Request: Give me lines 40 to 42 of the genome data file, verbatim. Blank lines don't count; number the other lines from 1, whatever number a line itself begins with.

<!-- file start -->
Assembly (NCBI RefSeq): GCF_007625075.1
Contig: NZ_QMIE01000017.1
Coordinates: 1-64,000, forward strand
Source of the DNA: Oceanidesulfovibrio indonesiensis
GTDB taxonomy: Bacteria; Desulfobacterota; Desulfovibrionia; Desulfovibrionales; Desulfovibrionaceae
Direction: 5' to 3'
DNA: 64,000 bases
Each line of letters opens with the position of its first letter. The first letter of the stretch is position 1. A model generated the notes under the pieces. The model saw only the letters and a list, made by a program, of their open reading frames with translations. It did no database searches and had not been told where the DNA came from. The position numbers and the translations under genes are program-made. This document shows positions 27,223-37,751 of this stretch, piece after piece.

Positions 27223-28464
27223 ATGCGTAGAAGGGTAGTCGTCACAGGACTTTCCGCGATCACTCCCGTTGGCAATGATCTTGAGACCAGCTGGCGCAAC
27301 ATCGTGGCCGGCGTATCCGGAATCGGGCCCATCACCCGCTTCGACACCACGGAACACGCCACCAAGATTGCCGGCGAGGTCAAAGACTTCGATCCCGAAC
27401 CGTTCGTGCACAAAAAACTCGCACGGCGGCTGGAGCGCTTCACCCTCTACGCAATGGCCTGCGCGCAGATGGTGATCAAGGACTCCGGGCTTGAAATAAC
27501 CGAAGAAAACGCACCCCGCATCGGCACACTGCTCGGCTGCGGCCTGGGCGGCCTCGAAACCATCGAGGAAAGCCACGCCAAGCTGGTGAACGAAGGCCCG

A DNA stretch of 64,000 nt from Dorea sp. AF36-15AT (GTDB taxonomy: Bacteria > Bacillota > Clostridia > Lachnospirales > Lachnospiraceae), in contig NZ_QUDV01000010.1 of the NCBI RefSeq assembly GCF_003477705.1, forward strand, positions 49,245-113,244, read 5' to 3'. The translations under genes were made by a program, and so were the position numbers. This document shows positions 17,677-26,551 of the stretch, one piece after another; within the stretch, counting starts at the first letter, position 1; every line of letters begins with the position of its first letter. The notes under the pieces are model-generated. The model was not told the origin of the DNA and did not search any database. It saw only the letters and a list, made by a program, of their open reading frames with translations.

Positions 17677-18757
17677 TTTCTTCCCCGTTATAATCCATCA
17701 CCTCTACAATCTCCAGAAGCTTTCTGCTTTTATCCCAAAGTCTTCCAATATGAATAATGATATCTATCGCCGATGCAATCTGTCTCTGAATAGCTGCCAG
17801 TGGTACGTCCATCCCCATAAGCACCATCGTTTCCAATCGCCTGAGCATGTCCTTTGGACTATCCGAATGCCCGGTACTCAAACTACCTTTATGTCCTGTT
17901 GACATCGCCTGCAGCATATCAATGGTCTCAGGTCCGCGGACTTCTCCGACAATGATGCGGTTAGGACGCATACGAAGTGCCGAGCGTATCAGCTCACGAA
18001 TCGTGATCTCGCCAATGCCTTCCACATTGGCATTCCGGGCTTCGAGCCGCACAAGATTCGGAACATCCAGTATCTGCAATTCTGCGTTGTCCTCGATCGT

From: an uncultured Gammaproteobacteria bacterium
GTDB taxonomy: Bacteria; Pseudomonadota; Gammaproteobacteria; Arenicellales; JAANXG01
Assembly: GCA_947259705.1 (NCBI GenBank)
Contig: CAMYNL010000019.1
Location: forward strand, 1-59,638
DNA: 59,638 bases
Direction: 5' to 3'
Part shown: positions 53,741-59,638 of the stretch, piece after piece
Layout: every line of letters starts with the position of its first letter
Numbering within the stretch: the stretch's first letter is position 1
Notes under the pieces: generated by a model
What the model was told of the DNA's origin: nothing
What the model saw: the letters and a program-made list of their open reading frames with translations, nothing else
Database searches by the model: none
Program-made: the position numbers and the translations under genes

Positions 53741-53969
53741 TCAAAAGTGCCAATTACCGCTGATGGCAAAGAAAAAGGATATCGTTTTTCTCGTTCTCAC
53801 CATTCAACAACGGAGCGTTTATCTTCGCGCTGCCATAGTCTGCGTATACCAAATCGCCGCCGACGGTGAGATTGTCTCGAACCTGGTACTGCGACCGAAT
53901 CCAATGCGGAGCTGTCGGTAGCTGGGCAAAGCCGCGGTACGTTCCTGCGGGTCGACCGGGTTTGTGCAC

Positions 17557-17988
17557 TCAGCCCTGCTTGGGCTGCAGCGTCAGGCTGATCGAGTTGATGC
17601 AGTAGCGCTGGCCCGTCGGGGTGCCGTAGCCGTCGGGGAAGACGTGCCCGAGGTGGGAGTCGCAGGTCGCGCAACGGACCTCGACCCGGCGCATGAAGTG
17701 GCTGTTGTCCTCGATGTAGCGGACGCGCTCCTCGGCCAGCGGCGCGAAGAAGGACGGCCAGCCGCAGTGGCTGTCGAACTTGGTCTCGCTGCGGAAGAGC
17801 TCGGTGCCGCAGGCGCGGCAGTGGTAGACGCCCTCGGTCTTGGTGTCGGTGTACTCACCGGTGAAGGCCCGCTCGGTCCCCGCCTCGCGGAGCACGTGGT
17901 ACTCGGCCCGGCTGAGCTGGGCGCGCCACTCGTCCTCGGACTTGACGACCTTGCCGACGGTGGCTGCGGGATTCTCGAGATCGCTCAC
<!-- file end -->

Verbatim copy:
Positions 17557-17988
17557 TCAGCCCTGCTTGGGCTGCAGCGTCAGGCTGATCGAGTTGATGC
17601 AGTAGCGCTGGCCCGTCGGGGTGCCGTAGCCGTCGGGGAAGACGTGCCCGAGGTGGGAGTCGCAGGTCGCGCAACGGACCTCGACCCGGCGCATGAAGTG